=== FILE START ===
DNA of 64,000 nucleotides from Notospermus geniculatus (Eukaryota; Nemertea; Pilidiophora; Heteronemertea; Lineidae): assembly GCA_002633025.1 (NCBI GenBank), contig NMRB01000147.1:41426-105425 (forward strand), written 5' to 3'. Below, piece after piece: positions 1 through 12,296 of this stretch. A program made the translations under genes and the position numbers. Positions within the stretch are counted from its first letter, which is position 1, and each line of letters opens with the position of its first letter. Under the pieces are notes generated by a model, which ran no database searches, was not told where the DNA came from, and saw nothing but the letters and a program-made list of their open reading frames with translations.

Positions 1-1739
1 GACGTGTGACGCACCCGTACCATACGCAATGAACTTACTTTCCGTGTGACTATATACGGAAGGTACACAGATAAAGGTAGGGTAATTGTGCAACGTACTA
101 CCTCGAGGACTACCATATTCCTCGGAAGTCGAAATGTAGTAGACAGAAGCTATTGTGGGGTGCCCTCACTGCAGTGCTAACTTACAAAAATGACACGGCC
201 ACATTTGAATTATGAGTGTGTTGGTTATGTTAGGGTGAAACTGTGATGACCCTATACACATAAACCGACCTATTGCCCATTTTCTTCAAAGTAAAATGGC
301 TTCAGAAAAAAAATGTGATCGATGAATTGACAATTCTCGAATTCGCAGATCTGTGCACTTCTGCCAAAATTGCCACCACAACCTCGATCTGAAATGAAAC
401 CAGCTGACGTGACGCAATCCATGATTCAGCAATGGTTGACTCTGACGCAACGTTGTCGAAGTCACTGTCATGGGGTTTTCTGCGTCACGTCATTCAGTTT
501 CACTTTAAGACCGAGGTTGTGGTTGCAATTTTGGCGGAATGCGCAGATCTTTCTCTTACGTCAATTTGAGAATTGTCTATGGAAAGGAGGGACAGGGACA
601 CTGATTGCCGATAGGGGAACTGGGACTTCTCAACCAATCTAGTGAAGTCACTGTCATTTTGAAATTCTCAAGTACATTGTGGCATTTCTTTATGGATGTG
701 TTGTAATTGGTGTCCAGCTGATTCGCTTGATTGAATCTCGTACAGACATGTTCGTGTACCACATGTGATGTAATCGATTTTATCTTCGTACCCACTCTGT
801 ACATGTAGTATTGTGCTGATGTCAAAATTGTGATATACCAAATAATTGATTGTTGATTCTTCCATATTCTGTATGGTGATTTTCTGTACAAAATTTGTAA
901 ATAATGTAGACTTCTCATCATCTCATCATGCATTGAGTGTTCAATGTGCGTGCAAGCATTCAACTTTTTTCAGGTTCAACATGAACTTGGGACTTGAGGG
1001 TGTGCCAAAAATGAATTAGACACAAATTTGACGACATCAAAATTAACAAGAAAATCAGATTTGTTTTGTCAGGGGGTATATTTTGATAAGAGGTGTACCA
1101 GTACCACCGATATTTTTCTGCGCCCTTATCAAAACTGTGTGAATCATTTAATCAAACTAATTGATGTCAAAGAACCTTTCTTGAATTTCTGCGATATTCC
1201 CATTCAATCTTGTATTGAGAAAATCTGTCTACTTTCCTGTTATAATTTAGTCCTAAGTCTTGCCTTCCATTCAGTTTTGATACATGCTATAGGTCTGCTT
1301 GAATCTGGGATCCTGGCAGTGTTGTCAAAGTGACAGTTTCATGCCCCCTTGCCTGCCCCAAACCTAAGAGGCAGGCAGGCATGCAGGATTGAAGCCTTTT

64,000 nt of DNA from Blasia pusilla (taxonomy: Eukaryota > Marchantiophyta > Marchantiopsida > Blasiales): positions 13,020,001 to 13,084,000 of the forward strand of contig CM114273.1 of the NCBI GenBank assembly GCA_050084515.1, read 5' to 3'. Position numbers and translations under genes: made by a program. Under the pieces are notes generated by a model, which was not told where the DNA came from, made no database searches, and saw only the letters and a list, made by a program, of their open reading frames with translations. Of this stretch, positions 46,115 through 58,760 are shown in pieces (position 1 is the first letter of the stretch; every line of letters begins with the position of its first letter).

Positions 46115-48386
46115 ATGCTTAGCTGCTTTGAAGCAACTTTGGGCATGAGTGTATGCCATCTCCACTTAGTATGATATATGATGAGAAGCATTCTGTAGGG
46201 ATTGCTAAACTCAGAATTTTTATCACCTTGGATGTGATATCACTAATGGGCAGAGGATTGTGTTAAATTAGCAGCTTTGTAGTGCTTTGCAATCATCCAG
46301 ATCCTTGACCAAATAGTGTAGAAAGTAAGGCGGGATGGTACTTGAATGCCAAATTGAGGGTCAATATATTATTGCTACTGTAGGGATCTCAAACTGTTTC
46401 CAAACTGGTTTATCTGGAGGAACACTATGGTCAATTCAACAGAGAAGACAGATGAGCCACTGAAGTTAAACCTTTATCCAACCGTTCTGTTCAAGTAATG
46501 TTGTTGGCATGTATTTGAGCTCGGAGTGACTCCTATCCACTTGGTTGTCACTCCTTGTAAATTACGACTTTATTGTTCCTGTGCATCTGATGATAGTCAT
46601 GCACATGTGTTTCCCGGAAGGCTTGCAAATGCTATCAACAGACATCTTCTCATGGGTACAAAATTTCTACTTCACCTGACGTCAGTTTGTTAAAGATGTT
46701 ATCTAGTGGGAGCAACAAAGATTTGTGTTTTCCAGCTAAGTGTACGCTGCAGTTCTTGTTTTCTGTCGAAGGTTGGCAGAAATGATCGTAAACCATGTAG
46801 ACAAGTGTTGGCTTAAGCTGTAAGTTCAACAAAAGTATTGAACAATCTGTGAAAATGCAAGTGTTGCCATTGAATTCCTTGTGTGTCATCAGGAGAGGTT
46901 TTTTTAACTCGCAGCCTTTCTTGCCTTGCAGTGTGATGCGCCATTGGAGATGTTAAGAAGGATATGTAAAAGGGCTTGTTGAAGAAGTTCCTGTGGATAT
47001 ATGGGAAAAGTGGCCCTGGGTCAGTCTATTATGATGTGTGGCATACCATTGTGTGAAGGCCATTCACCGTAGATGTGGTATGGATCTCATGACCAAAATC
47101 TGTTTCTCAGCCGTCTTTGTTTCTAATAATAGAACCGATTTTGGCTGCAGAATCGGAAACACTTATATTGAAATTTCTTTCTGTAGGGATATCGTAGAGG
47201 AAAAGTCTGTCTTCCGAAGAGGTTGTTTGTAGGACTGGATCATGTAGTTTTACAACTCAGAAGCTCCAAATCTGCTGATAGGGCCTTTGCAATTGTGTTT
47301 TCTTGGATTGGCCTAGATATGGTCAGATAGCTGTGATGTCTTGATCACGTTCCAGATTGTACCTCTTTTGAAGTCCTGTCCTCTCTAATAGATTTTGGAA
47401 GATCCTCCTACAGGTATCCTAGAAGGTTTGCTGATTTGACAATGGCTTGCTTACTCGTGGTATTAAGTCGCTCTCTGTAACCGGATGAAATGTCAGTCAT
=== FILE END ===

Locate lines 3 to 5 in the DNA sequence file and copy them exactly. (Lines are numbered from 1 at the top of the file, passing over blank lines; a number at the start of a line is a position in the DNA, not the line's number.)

1 GACGTGTGACGCACCCGTACCATACGCAATGAACTTACTTTCCGTGTGACTATATACGGAAGGTACACAGATAAAGGTAGGGTAATTGTGCAACGTACTA
101 CCTCGAGGACTACCATATTCCTCGGAAGTCGAAATGTAGTAGACAGAAGCTATTGTGGGGTGCCCTCACTGCAGTGCTAACTTACAAAAATGACACGGCC
201 ACATTTGAATTATGAGTGTGTTGGTTATGTTAGGGTGAAACTGTGATGACCCTATACACATAAACCGACCTATTGCCCATTTTCTTCAAAGTAAAATGGC